{ date: "2014-01-03", hoodies: 8, jackets: 7, snuggies: 3 }

Now we can take advantage of the d3.stack to do the work of stacking our layers on top each other. While normally a bar graph would have one y value, a stacked one has two:

  • where a segment starts (“baseline”)
  • where the segment ends

For the first layer stacked bar chart (at the bottom), the baseline is typically 0. It can be other values for things like streamgraphs, which are a whole other topic.

var stack = d3.stack()
  .keys(["hoodies", "jackets", "snuggies"])

var stacked = stack(sales);

Now, stacked will be a set of nested arrays containing the hights of the data in sales, stacked, which will come in handy when it’s time to draw these. For examples, the stacked data now looks like this:

  [[0, 6],  [0, 7],   [0, 8  ]],
  [[6, 8],  [7, 12],  [8, 15 ]],
  [[8, 11], [12, 14], [15 18 ]]

But the data is not a plain array! It also has a few useful properties. The “rows” have key and index and the computed start/end arrays also have data – the original data.

// [Array[3], Array[3], Array[3]]
// [Array[2], Array[2], Array[2]]
// ["0", "1", "2", "key", "index"]
// "hoodies"
// {date: "2014-01-01", hoodies: 6, jackets: 2, snuggies: 3}

Ok so let’s get to drawing! We’ll bring back our good friends d3.scaleLinear and d3.scaleTime.

var height = 200;
var width = 200;

// we need to calculate the maximum y-value
// across all our layers, so we find the biggest
// end value
var maxY = d3.max(stacked, function(d) {
  return d3.max(d, function(d) {
    return d[1];

var y = d3.scaleLinear()
  .range([height, 0])
  .domain([0, maxY]);

var x = d3.scaleTime()
  .range([0, width])
  .domain(d3.extent(sales, function(d) {
    return new Date(Date.parse(;

var svg ='svg.stack');
var color = d3.scaleOrdinal(d3.schemeCategory10);

// bind a <g> tag for each layer
var layers = svg.selectAll('g.layer')
  .data(stacked, function(d) { return d.key; })
        .attr('class', 'layer')
        .attr('fill', function(d) { return color(d.key); })

// bind a <rect> to each value inside the layer
  .data(function(d) { return d; })
      .attr('x', function(d) { return x(new Date(Date.parse(; })
      .attr('width', width / 3)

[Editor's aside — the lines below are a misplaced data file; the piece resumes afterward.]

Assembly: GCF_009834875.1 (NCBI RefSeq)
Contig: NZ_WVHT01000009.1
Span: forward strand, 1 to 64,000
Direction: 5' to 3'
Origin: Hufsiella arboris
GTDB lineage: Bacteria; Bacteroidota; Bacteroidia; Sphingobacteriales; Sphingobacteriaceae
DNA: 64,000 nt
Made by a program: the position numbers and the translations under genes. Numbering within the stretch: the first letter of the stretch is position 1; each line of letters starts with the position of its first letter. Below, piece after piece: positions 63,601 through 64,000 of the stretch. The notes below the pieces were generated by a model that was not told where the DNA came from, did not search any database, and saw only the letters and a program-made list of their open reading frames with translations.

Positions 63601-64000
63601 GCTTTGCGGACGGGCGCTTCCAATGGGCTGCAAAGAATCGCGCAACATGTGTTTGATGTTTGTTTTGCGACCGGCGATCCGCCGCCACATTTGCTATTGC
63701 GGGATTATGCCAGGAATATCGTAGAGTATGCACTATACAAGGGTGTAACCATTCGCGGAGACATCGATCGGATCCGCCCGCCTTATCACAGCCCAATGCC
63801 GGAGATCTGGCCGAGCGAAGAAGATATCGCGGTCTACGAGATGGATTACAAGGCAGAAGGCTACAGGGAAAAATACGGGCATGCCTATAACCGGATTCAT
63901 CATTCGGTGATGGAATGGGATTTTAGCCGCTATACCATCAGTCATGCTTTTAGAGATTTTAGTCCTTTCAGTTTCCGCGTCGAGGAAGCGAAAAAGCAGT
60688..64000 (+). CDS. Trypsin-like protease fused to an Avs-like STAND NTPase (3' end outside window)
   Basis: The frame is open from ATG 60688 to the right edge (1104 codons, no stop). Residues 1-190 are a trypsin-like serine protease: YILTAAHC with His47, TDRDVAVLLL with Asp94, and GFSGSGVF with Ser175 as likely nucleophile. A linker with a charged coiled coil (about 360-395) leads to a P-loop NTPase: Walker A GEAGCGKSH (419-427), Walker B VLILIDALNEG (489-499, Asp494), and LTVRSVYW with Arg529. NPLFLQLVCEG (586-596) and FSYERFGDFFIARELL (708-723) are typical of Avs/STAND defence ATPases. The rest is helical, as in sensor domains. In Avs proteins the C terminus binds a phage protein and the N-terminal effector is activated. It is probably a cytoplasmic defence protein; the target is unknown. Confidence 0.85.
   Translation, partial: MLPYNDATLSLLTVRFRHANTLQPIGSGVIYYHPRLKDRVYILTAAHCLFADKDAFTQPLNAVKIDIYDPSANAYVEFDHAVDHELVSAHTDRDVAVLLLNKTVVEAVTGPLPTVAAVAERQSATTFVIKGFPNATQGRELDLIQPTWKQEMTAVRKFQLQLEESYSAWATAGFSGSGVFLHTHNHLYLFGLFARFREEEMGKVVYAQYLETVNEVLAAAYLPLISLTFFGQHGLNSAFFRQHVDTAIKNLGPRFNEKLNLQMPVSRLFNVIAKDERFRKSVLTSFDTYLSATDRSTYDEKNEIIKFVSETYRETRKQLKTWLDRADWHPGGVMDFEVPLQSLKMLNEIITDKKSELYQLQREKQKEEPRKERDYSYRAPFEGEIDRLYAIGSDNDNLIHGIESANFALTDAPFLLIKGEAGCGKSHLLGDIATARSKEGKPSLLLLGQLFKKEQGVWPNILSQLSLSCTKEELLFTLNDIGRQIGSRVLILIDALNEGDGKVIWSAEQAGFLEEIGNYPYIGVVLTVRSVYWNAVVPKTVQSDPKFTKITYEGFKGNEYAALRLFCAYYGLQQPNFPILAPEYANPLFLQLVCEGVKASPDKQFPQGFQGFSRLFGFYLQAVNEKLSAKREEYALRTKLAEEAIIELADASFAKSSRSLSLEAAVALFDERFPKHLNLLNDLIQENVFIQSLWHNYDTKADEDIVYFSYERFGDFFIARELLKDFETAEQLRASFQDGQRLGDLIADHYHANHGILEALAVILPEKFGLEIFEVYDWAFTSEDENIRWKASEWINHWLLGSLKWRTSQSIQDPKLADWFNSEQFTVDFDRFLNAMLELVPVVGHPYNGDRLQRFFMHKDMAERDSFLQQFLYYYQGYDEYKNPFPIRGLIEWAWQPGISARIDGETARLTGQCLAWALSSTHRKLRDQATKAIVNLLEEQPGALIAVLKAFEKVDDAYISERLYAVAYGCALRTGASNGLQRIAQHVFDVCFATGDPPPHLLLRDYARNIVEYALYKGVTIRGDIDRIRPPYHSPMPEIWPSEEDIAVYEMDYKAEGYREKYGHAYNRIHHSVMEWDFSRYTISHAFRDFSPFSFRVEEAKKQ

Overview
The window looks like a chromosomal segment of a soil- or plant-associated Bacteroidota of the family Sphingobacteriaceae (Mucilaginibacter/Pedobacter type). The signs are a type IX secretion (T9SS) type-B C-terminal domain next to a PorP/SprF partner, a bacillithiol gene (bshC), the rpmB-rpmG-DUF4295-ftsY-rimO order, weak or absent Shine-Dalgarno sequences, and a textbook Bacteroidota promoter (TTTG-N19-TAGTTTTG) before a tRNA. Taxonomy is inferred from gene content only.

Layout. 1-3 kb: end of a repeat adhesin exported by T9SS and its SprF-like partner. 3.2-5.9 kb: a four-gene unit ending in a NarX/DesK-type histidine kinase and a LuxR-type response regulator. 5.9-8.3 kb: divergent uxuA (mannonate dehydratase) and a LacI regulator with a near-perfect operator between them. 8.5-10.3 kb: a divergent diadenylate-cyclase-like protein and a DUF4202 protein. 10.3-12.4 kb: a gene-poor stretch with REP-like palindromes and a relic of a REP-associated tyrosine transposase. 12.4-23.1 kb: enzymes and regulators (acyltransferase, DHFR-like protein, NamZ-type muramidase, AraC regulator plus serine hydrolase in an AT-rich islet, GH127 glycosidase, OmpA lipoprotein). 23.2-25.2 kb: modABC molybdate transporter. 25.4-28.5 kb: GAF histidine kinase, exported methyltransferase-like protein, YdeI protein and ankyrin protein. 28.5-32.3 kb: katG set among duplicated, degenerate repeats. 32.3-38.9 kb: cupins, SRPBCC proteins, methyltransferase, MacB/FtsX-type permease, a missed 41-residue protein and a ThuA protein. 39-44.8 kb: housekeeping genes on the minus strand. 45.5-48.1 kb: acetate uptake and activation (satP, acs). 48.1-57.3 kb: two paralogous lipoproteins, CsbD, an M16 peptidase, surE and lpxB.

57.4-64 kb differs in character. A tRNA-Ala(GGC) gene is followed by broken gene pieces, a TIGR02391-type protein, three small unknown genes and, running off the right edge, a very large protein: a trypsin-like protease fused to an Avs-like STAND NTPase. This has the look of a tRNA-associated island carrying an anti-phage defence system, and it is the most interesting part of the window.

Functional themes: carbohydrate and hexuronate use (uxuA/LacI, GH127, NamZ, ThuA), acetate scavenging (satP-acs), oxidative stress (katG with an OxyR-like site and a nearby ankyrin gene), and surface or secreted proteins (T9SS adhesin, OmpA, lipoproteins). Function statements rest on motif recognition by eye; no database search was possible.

.attr('y', function(d) {
        // remember that SVG is y-down while our graph is y-up!
        // here, we set the top-left of this bar segment to the
        // larger value of the pair
        return y(d[1]);
      }).attr('height', function(d) {
        // since we are drawing our bar from the top downwards,
        // the length of the bar is the distance between our points
        return y(d[0]) - y(d[1]);

There are a few things that make this graph a little more complex. One of the hardest parts is realizing that D3 is really only going to hint at how we should stack the bars: D3 gives us stacked results in our data space, but not in SVG's coordinate system. We have to deal with the same confusing Y-axis coordinate flip.


D3 has a lot to offer, and our goal here was to give a brief tour and cover some core concepts! There’s much more to learn about D3, but hopefully this tutorial has given you enough so that you can teach yourself the rest.

There are lot of great resources for learning D3 out there:

  1. First and foremost, D3’s own wiki. This is a great starting point for any D3-related exploration

  2. Nestled inside that wiki, the D3 API Reference is great for remembering what APIs there are and what the various parameters mean.

  3. For more examples of what is possible with D3 check out the D3 examples by creator of D3, Mike Bostock.

But don’t stop there! Google searches are a great way to discover things too. Happy visualizing!